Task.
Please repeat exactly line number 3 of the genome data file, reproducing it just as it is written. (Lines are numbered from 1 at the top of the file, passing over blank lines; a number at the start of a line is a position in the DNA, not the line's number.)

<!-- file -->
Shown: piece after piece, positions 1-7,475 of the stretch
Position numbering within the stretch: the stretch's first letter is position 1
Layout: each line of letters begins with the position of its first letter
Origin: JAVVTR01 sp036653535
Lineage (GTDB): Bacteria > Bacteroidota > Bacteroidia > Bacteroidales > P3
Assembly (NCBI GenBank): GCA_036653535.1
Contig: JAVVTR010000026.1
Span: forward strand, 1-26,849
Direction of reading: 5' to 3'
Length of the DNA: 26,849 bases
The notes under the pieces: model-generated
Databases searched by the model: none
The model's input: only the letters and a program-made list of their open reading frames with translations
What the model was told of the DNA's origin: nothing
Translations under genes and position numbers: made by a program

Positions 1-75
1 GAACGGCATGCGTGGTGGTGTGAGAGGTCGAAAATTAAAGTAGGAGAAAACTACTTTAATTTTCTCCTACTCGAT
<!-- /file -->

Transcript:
Layout: each line of letters begins with the position of its first letter